It Can Help them Develop a Photographic Memory
Using my photographic memory skills was a critical component of my grades throughout my school years. As a student, I had no idea that I had developed that skill through learning to read silently and gaining experience with my brain based on the visual cues that I was training my brain to pick up on. I just knew that if I could remember the location on the page of the fact I was trying to remember, I would be able to see the words in my head and then proceed to answer the questions on the test.
This may actually be the biggest advantage to reading to oneself that can emerge, especially when it begins in young students.
For more information on the benefits of reading silently, check out this article I found on The Independent.
How Can We Encourage Children to Read In Their Heads?
There are several ways that we can help children to read in their heads in a way that continues to develop their reading, comprehension and education skills. Here are a few of them:
- Strategically leave reading materials in places that your children/students would be likely to pick them up and start reading.
- Do activities that encourage reading with them on a regular basis. They can be orally or silently read activities–any reading is helpful at this point.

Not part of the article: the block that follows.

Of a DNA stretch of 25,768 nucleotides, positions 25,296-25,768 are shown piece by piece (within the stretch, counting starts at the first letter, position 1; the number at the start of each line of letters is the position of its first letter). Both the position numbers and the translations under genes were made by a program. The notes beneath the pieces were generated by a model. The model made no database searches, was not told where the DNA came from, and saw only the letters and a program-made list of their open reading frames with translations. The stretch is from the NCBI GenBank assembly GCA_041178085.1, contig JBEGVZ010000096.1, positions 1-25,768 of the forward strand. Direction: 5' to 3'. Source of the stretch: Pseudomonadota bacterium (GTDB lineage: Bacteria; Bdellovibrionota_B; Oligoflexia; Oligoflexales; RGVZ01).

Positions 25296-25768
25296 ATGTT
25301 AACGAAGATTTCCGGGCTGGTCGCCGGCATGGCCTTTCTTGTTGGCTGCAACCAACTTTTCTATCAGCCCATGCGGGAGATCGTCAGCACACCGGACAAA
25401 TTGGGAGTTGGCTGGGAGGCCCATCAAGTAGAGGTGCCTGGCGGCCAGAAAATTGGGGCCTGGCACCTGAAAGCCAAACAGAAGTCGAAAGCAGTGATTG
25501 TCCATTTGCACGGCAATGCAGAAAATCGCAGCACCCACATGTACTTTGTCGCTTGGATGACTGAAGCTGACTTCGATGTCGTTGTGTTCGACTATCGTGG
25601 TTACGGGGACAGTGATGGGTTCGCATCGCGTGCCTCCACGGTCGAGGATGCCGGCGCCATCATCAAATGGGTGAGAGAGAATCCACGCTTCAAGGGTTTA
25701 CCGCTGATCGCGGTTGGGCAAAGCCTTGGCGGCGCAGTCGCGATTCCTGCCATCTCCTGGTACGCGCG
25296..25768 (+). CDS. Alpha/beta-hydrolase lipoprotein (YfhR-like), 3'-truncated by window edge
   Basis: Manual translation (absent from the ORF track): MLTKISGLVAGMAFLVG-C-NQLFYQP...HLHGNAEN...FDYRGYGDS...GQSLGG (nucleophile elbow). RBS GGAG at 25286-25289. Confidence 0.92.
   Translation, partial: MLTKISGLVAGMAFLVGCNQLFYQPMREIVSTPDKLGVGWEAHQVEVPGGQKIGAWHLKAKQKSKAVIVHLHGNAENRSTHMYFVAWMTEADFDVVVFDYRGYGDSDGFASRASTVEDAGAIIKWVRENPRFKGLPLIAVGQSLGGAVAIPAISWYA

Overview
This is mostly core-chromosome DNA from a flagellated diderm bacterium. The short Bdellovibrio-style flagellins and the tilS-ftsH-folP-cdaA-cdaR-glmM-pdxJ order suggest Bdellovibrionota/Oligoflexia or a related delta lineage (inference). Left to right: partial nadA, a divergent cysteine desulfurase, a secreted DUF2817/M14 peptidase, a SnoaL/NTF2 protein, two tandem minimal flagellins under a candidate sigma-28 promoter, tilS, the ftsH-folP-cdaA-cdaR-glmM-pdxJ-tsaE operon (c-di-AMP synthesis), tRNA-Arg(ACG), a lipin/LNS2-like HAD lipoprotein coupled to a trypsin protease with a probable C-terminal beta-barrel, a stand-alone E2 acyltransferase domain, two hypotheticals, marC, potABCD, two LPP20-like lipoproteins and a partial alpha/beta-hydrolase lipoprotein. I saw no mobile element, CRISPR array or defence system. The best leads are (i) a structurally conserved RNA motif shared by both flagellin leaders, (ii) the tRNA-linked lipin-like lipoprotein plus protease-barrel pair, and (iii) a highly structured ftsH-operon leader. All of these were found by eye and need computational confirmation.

- Use apps and other technology that can help them to learn even faster. They will enjoy the change of pace and the “game” feel and you will be grateful for the boost in activity.
- Keep on reading to them. Kids love to be read to! Studies have shown that even high school students enjoyed a short period of time after lunch on school days that their teachers read to them.
There are so many more ways that you can encourage children to do reading activities that will lead to more and better reading to themselves. If it is literature friendly, it is a great way to help out!
What if Children Aren’t Progressing Appropriately?
We should never compare one child against other children, as everyone learns at their own pace. But sometimes it can become obvious that a child is not progressing as they should.
It is always a good idea to talk with parents about a student that is struggling. This can give teachers an idea if the child is struggling with something in the home or a physical or mental condition that is preventing them from normal academic performance. Or it could be a learning deficiency that may need to be looked at by a specialist. Communication with all involved is the best route.
But also, we must always be careful not to make the student feel that they are doing something wrong or inappropriate, or that they are not doing well enough in a way that makes them feel that it is their fault.
If they are struggling, they are probably already self conscious about it. We don’t want to make that worse or do worse damage than the struggle they are already having.
So this is what my research and experience revealed on when a child should be able to read in their head. I would love to hear what your experience has been and what variables affected your answer. Please feel free to comment below!